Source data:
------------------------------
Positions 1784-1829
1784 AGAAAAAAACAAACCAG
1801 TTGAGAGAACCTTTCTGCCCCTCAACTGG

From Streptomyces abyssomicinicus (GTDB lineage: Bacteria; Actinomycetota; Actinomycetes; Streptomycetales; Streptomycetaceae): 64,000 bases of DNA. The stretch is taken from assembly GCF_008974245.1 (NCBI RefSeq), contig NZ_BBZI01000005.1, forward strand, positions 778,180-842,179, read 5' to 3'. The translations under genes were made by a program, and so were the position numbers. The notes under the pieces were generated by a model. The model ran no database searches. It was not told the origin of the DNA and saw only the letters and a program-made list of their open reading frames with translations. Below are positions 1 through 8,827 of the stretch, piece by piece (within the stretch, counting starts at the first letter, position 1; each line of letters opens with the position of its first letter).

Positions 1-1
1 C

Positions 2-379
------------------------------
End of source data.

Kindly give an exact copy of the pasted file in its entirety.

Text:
Positions 1784-1829
1784 AGAAAAAAACAAACCAG
1801 TTGAGAGAACCTTTCTGCCCCTCAACTGG

From Streptomyces abyssomicinicus (GTDB lineage: Bacteria; Actinomycetota; Actinomycetes; Streptomycetales; Streptomycetaceae): 64,000 bases of DNA. The stretch is taken from assembly GCF_008974245.1 (NCBI RefSeq), contig NZ_BBZI01000005.1, forward strand, positions 778,180-842,179, read 5' to 3'. The translations under genes were made by a program, and so were the position numbers. The notes under the pieces were generated by a model. The model ran no database searches. It was not told the origin of the DNA and saw only the letters and a program-made list of their open reading frames with translations. Below are positions 1 through 8,827 of the stretch, piece by piece (within the stretch, counting starts at the first letter, position 1; each line of letters opens with the position of its first letter).

Positions 1-1
1 C

Positions 2-379